One of my favorite Horn Book features is their recurring short feature, "What Makes a Good . . .?" in which they pose a question about children's literature. This inquisitive focus began in the Sept/Oct 2006 issue in which the question "What Makes a Good Book?" formed the spine of the entire issue, dealing with it both generally in long essays ("Finding Literary Goodness in a Pluralistic World") and in shorter pieces which defined good thrillers, beginnings, translated books, poems, holocaust books, second grade books, bookstore books, fantasies, and endings. On that last one, Virginia Euwer Wolff says "If I give myself over to a book and let it absorb me, I want its ending not to let me go back to the self I was before I read it." Think on that, writers!
The answer to the posed question usually forms a short article, as the one below, "What Makes a Good Read Aloud for Middle Graders?"
I love author Christine McDonnell's choice of Lloyd Alexander's The Book of Three as a stellar read aloud. As she says, "Alexander's Prydain series has language that flows like a song and characters whose speech is wonderfully idiosyncratic." Indeed.
But even if she hadn't riveted me by citing my favorite book of all time, I would've read the entire article with attention, respect, and delight. Because if I had to answer the question, "What Makes a Good Magazine?" I would answer "The Horn Book"---while gleefully flinging open my closet doors to show you the stacks of back issues I've hoarded through the years.
But as Horn Book readers know, there is no assertion like the one I just made without backing it up with well-chosen, linguistically honed, and tightly woven reasons. So here you go:
What Makes a Good Magazine?
1) It asks questions---continually---of itself and of its readers.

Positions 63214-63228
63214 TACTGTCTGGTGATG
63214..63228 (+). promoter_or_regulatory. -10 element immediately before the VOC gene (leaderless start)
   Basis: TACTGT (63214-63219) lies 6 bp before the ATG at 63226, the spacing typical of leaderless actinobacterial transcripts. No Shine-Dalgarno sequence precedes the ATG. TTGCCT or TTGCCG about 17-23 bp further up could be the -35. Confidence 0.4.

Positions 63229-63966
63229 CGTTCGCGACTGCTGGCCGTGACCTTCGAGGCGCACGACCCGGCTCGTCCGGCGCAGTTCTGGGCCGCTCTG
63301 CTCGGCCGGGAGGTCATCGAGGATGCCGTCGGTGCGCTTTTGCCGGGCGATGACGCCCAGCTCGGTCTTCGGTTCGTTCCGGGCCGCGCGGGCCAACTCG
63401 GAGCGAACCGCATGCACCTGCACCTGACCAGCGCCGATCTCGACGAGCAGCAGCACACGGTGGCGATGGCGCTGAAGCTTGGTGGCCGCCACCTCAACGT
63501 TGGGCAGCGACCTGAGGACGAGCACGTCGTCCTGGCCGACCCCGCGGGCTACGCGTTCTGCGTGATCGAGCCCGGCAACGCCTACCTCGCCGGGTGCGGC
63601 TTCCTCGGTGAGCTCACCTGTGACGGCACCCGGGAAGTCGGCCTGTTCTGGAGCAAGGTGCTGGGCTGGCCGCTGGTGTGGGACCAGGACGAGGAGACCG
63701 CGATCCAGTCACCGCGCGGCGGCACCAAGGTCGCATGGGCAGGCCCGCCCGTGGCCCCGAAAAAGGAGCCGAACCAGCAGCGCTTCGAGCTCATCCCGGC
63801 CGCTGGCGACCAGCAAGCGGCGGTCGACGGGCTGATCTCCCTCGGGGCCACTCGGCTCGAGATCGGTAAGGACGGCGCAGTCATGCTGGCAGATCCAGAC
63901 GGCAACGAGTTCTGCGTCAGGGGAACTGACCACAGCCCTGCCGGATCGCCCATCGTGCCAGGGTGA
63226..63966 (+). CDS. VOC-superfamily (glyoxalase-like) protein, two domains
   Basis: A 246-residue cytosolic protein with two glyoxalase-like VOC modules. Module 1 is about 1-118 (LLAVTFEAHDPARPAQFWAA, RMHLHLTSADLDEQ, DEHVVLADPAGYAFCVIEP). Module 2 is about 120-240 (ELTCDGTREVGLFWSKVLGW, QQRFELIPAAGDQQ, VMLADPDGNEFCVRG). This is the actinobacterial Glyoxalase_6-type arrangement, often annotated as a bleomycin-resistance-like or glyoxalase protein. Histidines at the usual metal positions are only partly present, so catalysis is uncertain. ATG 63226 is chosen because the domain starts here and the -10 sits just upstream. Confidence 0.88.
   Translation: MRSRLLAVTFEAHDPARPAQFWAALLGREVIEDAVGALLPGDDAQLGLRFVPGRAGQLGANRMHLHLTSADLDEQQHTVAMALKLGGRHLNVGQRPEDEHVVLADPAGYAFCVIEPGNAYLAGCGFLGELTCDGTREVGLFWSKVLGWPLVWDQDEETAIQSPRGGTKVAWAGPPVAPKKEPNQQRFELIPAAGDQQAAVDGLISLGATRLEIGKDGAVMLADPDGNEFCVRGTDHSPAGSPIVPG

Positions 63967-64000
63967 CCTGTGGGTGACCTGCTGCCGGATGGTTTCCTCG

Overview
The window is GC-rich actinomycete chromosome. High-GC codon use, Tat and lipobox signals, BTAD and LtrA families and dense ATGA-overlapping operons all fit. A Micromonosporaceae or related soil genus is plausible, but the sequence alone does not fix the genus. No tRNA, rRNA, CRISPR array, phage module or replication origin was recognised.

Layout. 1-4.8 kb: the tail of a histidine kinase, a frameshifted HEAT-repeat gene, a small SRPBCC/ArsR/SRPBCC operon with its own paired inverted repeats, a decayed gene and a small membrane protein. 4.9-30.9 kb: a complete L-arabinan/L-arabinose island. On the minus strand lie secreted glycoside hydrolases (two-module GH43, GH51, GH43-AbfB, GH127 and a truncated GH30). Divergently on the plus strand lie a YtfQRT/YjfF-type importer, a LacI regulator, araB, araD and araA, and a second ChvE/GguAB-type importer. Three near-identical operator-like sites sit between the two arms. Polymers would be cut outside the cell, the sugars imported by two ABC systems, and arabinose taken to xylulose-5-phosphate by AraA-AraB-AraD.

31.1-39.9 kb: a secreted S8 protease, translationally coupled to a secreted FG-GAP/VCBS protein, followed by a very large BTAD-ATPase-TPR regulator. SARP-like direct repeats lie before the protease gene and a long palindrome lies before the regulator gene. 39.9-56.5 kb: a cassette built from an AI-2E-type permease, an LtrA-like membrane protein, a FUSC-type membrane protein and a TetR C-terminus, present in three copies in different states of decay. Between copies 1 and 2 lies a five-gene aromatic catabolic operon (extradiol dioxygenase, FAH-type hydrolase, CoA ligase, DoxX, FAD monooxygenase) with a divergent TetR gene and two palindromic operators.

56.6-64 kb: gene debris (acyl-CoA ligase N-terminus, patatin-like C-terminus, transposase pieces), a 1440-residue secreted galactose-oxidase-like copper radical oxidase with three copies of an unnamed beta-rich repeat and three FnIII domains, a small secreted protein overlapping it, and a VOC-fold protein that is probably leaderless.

As Parker Palmer says: "Each of us has an inner teacher, a voice of truth, that offers the guidance and power we need to deal with our problems. But that inner voice is often garbled by various kinds of inward and outward interference. The function of the Clearness Committee is not to give advice or "fix" people from the outside in but rather to help people remove the interference so that they can discover their own wisdom from the inside out." (Source)
I hesitate to call The Horn Book a "clearness committee" because it sounds creepily like Doublespeak, but I do think the questions posed in its pages help remove some of the fuzzy thinking that creeps into any group of people devoted to A Good Thing (even children's books.)
(Furthermore, occasionally, as in the current issue on color, The Horn Book models its own proposed answers: "Color is not just decorative but elucidating." I agree. The full color interior of the refreshed Horn Book makes it much easier to read and enables readers to experience illustrations and cover art as they were meant to be.)
2) It does not bore. Everything now seems to be blandly academic (if not frozen-cheeked, cheerily PC) or louder-than-thou personality driven without regard to reason or facts. (Think cable news. And yes, I do think raving without facts is boring.)
Rather, The Horn Book conducts the conversation about the topic at hand---be it "retro" picture-book art as considered by Leonard Marcus or an ode by artist Melissa Sweet to the particular shade of pink dubbed "Opera" or (to cite a piece from an older issue) a matter-of-fact discussion of "bad language" in “The Pottymouth Paradox,” by Patty Gauch --- with style and good manners. There is no dull writing here. But neither is there any hair-pulling.
3) It reviews books that I want to read.
I guess that's simplistic. And personal. And it may even be a flaw, at least in relation to my book buying budget. But if I didn't consistently add to my To Be Read List after finishing each issue, I would be looking for a different review source.
From the current issue, I fell in love with Geraldine McCaughrean's new novel, The Death-Defying Pepper Roux, entirely upon the basis of one image-laden quote the reviewer cited from the book: Pepper's mother and aunt "leaned in against [his] childhood like a pair of bookends---big, ponderous women, and so full of tragedy they could barely hook their corsets closed." (Okay, and because I loved McCaughrean's The White Darkness.)
I also noted the thoughtful review of the Hilary McKay sequel to A Little Princess ---still making up my mind as to whether to read it but the reviewer's perspective was clearly helpful---and the intriguing description (and full color, hot-pink book jacket) of How to Say Goodbye in Robot.
And that's it. Three good reasons why The Horn Book is a good magazine. And why, if you ever visit me, I might send a sample back issue home with you. (I have to clear out my closet somehow.)